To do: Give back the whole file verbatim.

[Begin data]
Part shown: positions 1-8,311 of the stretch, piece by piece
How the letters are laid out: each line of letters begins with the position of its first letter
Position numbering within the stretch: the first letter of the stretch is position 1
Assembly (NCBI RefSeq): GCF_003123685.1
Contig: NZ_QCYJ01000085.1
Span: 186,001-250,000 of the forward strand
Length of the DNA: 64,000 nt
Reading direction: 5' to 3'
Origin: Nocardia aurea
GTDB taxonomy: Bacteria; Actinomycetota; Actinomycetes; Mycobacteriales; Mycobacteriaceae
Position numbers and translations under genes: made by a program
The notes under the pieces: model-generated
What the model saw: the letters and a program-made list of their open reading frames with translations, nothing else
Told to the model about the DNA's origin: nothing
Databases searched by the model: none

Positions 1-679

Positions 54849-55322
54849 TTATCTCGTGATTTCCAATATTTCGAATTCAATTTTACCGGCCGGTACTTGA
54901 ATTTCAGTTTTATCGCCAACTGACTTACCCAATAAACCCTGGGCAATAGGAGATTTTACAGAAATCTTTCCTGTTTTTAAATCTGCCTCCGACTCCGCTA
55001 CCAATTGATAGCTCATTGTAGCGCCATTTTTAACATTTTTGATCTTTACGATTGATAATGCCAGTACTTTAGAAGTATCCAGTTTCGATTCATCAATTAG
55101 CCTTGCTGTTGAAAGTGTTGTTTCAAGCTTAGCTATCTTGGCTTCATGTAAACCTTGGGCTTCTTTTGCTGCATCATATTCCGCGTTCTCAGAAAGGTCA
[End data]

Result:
Part shown: positions 1-8,311 of the stretch, piece by piece
How the letters are laid out: each line of letters begins with the position of its first letter
Position numbering within the stretch: the first letter of the stretch is position 1
Assembly (NCBI RefSeq): GCF_003123685.1
Contig: NZ_QCYJ01000085.1
Span: 186,001-250,000 of the forward strand
Length of the DNA: 64,000 nt
Reading direction: 5' to 3'
Origin: Nocardia aurea
GTDB taxonomy: Bacteria; Actinomycetota; Actinomycetes; Mycobacteriales; Mycobacteriaceae
Position numbers and translations under genes: made by a program
The notes under the pieces: model-generated
What the model saw: the letters and a program-made list of their open reading frames with translations, nothing else
Told to the model about the DNA's origin: nothing
Databases searched by the model: none

Positions 1-679

Positions 54849-55322
54849 TTATCTCGTGATTTCCAATATTTCGAATTCAATTTTACCGGCCGGTACTTGA
54901 ATTTCAGTTTTATCGCCAACTGACTTACCCAATAAACCCTGGGCAATAGGAGATTTTACAGAAATCTTTCCTGTTTTTAAATCTGCCTCCGACTCCGCTA
55001 CCAATTGATAGCTCATTGTAGCGCCATTTTTAACATTTTTGATCTTTACGATTGATAATGCCAGTACTTTAGAAGTATCCAGTTTCGATTCATCAATTAG
55101 CCTTGCTGTTGAAAGTGTTGTTTCAAGCTTAGCTATCTTGGCTTCATGTAAACCTTGGGCTTCTTTTGCTGCATCATATTCCGCGTTCTCAGAAAGGTCA